Farm workers face perils in grain bins, silos

Capital News Service
LANSING – As farmers move grain from harvested fields to large cylindrical silos and bins, these traditional agricultural symbols can become death traps for farmers. At least 38 grain storage structure incidents occurred throughout the country last year – up 15 percent since 2013 – and 17 of the 38 cases were fatal, according to the Agricultural Safety and Health Program at Purdue University. Two of the incidents happened in Michigan, including the death of 30-year-old Eric Rodman, who was engulfed by soybeans after falling into a rail car at the Andersons Grain Group in St. Joseph County. In the other incident, 67-year-old Mike Thrams was trapped inside a grain bin in Branch County, where flowing corn rose to his diaphragm.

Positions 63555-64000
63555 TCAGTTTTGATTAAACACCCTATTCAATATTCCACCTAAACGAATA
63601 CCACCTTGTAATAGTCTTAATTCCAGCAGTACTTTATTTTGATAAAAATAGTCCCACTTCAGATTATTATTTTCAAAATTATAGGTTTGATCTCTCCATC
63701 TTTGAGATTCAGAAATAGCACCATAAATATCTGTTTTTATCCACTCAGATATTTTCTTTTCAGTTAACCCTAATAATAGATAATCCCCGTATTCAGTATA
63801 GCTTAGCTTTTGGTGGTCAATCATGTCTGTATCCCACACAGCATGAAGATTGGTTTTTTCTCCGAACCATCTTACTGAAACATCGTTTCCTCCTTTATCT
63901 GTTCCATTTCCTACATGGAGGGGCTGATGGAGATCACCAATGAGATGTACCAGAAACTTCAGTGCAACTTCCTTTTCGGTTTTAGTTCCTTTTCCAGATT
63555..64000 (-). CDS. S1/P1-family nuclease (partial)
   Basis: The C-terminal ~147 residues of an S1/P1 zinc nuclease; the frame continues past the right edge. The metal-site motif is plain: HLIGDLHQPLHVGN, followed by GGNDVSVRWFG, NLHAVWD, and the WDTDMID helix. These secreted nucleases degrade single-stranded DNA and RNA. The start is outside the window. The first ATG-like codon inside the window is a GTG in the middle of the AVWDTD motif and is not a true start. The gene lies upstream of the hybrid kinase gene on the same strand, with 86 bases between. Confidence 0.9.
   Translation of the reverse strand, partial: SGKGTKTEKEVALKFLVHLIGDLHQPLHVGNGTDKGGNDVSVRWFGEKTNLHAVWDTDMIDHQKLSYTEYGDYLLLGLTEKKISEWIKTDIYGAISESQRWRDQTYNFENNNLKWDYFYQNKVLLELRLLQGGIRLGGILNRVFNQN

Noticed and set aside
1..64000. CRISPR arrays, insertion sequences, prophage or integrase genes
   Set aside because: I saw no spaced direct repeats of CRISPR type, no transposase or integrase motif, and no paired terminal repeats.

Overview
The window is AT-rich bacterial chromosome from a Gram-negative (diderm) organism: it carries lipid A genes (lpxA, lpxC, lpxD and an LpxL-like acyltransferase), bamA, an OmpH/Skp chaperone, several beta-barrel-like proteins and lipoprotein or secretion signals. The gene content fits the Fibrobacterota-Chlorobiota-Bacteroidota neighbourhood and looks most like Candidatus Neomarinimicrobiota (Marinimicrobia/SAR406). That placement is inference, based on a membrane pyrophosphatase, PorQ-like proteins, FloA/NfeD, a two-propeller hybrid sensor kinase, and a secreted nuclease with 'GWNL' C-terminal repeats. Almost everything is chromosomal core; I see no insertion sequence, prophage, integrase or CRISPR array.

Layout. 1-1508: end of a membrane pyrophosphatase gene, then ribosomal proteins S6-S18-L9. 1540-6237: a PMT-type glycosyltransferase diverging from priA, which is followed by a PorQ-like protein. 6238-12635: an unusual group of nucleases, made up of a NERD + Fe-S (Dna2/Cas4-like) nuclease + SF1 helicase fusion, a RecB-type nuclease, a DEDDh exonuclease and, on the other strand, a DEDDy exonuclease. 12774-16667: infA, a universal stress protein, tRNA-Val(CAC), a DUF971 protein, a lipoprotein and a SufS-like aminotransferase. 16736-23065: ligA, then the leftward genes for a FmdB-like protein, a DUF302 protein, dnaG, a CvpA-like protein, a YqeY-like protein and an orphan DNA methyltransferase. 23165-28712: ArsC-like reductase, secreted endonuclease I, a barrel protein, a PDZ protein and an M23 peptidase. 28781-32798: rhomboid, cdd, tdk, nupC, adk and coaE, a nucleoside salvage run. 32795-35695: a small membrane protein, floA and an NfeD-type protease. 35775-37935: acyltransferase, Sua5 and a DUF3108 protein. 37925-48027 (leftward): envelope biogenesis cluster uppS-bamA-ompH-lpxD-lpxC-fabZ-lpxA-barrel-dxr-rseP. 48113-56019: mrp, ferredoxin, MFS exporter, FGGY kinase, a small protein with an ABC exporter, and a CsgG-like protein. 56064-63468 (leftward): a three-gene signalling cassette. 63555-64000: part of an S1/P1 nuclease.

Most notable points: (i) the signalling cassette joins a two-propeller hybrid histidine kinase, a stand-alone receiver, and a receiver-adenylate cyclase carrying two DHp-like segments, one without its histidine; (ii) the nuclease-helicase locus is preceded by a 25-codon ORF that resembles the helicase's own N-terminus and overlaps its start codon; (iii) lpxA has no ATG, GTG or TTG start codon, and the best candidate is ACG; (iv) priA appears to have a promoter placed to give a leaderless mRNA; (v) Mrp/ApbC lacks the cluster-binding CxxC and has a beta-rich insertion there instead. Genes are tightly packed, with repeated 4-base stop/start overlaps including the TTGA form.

Snow delays spring corn planting, asparagus harvest

Capital News Service
LANSING — Farmers may be off to a late start this year after snowfall and low temperatures put them behind schedule. There is good news and bad news associated with the snow. The heavy snow insulated the ground, protecting micro-organisms that are good for corn. But the high water remaining in fields could strain the industry, said corn grower Scott Lonier, owner of Lonier Farms near Lansing. “We are at the mercy of Mother Nature right now,” he said.

Some farmers bank on drought-resistant corn

Capital News Service
LANSING – Despite heavy rain, flooding and cold weather, drought-resistant corn could still be helpful to farmers this season. Michigan Corn Growers Association leaders agreed that recent wet weather won’t be bad for corn designed to withstand drought conditions because it will be planted in areas that don’t hold water as well. They added that the corn could still serve its original purpose if there’s little rain in July and August. “Just because we have a bunch of rain now doesn’t mean there won’t be a drought later,” said Scott Lonier, owner of Shady Lodge Farm in Lansing Township and president of the association. However, he said he didn’t buy drought-resistant corn this year because it didn’t yield much better than refuge corn – corn that’s not genetically modified – last year.